This was great!  Annie Oakley is actually of distant relation to Andrew!  Lowell Thomas was actually my great-uncle (by marriage)!  I decided that I should get started on research first.  A small, fast-speaking, older woman gave me the instructions on how to begin.

Sign here.  I signed.

Write down the surnames you are researching.  Oh….hmmmm….lots?

It didn’t occur to me that I couldn’t just sort of browse and have things come to me.  My father’s side of the family and Andrew’s mother’s side have so many families from that area I wasn’t sure where to begin.

Let me show you.

Erin’s fams (surnames):  Brown, Munn, Ditmer, Hill, North, Surber, Niswonger, Staudt, Fryman, Harnsberger, Beam, Miller, Goings/Goins/Goens, Davidson, and Cartwright

Andrew’s fams (surmanes):    Bollinger, Crumrine, Bausman, Sink, Blocher, and Michael

I started with just two surnames on my side, Brown and Munn, and then one surname for Andrew’s, Bollinger.  I started with these names because I actually know people with these names.  I thought it might be a little easier.

I only had four hours till the museum closed for the day.  I started with Browns.  BAD IDEA!  I could spend an entire day on just the Browns.  TONS of information.

This was my first trip to a research facility to work on just family history.  I realized how much more information I could get if I travel.  Man…I have found the best hobby EVER.

There was only one other person who was in there the majority of the time with me.  About two hours into my research he says to me, “You’re not supposed to take pictures in here.” He did this mid-snap.  I gasped.   I’m not generally a rule breaker.  “Oh, but I thought I was allowed!”  And then he laughed at me and said he loves doing that.  Turns out I really wasn’t supposed to be taking pictures, but I don’t think he cared.  I didn’t read the instructional sign correctly.  Woops.

He asked me how my research was going and what names I was looking for (ancestry pleasantries).  I asked him if his family was from Darke County.  His wasn’t, but his wife was.  He explained to me that he is an author and that he was writing a book about a distant relative of his wife (I believe it was a great great uncle), last name Roberson.    This distant relative was the only man hung in Darke County, Ohio.  I was so excited to reveal my connection!  “That’s great!  My great great grandfather was deputized to find the only man hung in Darke County!”

It’s true.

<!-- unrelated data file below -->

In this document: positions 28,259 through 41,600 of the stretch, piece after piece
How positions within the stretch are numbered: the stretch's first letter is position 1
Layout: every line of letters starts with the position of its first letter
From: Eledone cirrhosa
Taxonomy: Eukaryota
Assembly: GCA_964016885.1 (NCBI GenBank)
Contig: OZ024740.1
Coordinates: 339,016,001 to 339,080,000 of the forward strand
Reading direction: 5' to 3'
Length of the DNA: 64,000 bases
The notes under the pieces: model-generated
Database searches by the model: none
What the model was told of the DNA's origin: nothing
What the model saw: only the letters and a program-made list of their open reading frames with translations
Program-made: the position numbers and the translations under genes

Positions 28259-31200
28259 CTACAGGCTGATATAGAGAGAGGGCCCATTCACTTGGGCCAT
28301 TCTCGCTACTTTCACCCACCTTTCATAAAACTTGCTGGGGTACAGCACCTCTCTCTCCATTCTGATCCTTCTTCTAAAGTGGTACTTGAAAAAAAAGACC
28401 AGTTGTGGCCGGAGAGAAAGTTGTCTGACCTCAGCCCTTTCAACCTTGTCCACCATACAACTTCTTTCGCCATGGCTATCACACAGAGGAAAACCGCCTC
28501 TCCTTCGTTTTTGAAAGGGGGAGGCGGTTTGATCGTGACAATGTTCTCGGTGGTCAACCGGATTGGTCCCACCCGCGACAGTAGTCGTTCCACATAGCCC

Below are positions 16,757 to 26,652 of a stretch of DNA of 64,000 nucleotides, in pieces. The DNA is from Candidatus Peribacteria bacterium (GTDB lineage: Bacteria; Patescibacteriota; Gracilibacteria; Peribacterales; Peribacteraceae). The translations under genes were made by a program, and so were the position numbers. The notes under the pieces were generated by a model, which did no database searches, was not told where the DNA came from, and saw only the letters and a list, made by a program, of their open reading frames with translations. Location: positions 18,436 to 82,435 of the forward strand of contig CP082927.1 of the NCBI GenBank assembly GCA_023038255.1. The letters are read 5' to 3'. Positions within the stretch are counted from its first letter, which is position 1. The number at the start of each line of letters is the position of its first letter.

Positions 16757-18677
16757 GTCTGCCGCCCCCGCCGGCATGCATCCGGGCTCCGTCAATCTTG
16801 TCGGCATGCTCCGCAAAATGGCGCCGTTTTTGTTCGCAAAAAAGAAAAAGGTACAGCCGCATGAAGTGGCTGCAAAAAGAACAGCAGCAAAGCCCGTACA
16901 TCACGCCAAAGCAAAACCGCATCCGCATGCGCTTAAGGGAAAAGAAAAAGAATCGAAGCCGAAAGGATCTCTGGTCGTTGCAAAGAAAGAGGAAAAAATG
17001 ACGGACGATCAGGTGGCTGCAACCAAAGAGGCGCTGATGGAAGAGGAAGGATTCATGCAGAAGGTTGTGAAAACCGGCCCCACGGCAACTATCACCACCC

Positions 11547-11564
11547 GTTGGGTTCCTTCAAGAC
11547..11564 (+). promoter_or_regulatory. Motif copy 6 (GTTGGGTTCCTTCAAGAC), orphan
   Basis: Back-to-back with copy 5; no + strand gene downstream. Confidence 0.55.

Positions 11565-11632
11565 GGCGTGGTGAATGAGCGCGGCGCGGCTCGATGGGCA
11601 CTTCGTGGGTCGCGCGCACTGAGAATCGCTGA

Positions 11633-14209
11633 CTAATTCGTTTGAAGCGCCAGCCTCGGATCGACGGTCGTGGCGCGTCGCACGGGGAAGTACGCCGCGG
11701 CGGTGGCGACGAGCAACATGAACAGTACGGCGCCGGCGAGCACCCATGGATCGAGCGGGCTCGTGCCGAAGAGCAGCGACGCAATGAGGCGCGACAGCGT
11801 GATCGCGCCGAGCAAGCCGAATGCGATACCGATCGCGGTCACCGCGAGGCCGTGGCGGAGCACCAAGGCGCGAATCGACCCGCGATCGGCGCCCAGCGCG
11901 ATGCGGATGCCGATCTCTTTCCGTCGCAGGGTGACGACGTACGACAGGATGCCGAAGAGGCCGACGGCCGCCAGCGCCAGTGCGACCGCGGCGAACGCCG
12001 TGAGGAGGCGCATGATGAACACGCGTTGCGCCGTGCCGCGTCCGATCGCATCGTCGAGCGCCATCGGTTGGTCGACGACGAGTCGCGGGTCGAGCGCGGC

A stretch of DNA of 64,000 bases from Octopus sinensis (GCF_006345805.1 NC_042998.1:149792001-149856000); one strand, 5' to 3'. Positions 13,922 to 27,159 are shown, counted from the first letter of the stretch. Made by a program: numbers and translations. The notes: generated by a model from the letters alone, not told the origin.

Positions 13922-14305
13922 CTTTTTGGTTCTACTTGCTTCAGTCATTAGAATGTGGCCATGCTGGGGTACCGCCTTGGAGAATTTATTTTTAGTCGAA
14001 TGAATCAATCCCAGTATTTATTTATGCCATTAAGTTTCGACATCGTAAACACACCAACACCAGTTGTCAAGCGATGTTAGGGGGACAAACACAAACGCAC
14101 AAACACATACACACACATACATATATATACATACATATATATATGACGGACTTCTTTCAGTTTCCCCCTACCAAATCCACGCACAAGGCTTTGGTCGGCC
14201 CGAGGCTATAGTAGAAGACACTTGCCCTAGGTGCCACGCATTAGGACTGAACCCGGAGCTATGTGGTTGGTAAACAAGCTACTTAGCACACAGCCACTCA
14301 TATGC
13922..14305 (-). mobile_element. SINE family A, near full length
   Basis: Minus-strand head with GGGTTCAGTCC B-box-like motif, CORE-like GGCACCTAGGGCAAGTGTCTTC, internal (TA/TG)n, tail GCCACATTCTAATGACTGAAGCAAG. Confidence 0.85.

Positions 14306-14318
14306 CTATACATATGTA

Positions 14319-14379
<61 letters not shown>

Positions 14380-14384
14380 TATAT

Turns out that this man I was talking to in the museum was the writer of the article where I learned this little tidbit of information.  He said that after that article came out he started hearing from people all over the area with their own little tidbits of information.  He decided to write a book about it!  I can’t wait to read it.  I believe his name was Bill Stevens (the writer, not the hanged).  The link to the article written about this interesting event in Darke County History is included here:

http://dailyadvocate.com/main.asp?SectionID=108&SubSectionID=388&ArticleID=129708&TM=43764.42

The writer left.  I was alone again for a while and dug through folders till it was time to pack up.  I decided that I wanted to take a look at the museum’s exhibits before I left (I HAD paid to get in).  I walked through Annie Oakley’s and realized there was much too much to see in the 15 minutes I had.  Seems she was an amazing lady.  A good shot, anyway.

I walked into the next room and found a room dedicated to an exhibit of Lowell Thomas.

I didn’t know who Lowell Thomas was until I graduated from college.  In fact, the only reason I knew then was because he was an answer to a crossword puzzle from an antique magazine we were playing with at work.  The question was something about Lawrence of Arabia.  The answer was “Lowell Thomas” and I was like, “That’s my uncle!”  People just kind of looked at me in a sort of way that said, “Why is Erin so excited that she has an uncle named Lowell Thomas?”  And I kept going. “THAT Lowell Thomas is my uncle!  I swear!  My dad told me he was famous but I didn’t believe him!”

That’s the truth.  I was always suspicious of exaggerations, and assumed that this was one of my father’s.  But this is the truth.  My great aunt Marianna, a very interesting, friendly, and lovely lady who passed away earlier this year, married this Lowell Thomas in the 1970s after his first wife died.  She had also been previously married.  He didn’t live much longer and died in the very early 1980s.  If I ever met him (doubtful) I would have been much too young to remember such things.

So, for those of you who don’t know who Lowell Thomas is…

http://www.pbs.org/lawrenceofarabia/players/thomas.html

As I walked through the exhibit there were pictures of my Aunt Marianna in her younger years with this Lowell fellow.  Honestly I don’t remember ever seeing any of them before.  I turned a corner and there were condolence letters written to her upon his death from an assortment of characters:  Ronald Reagan, Art Linkletter, Isaac Asimov, and even Erma Bombeck.

Condolence letter from Reagan sent

Lowell and Marianna Thomas on Trip to China

Condolence letter from Isaac Asimov

It was a little surreal.